While England were engaged against Australia, the All Blacks, or at least the All Blacks who will be on duty at Twickenham next Saturday, were putting their feet up in Dublin. New Zealand's policy, almost set in stone, was never to change a winning team. Graham Henry's view is that a change is as good as a rest.
When Henry arrived in Britain for only the seventh New Zealand Grand Slam tour in a 100 years, one that takes in all four home countries, he insisted his primary purpose was to dev-elop players for the 2007 World Cup rather than win a Grand Slam. Nobody believed him.
But then he didn't so much break with tradition as throw the rule book out the window by changing en masse the side who outplayed Wales 41-3 in Cardiff for yesterday's Test against Ireland. "We share our resources equally," Henry, the New Zealand coach, said. "Our goal is to have two or more players in every position who are proven at international level."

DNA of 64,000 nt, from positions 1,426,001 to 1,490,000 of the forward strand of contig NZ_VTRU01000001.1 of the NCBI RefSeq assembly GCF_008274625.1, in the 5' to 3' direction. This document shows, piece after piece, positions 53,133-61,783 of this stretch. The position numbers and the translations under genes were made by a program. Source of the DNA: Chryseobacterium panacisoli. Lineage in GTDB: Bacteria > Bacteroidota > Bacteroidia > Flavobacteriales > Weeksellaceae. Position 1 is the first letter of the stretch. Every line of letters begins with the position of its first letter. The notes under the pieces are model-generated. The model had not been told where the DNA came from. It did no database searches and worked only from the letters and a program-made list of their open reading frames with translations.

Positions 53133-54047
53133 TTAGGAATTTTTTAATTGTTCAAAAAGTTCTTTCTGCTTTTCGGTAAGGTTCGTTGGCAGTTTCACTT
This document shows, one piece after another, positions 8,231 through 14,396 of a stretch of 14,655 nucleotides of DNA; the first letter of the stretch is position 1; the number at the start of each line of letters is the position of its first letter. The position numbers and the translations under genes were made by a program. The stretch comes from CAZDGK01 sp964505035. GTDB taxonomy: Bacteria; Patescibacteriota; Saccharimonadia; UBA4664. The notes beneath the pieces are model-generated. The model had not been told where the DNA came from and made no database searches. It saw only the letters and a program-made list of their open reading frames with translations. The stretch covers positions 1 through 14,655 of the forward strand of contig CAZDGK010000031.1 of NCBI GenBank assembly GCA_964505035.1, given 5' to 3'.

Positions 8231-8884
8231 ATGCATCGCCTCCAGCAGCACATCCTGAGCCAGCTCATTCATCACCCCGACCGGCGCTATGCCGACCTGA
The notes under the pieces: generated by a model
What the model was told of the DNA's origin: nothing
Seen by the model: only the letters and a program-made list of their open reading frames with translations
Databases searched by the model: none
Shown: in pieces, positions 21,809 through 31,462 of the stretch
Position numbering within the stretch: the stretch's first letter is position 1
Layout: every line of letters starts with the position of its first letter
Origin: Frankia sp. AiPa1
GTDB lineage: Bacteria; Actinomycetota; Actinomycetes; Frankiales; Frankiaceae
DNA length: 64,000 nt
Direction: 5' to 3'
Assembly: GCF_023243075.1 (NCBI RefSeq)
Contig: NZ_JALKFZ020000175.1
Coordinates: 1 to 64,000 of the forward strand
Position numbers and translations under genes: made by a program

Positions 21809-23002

So the dirt-trackers got to play against Ireland, and can expect another run against Scotland, while the crême de la crême, who did for the Lions before winning the Tri-Nations, will be added to the black coffee served to the English.
There was another startling development recently, one which, refreshingly and reassuringly, suggests that the high-tech All Blacks are human after all. In the build-up to the game against Wales, seven of New Zealand's finest were drinking in the Hilton Hotel in Cardiff until 6am. Crikey!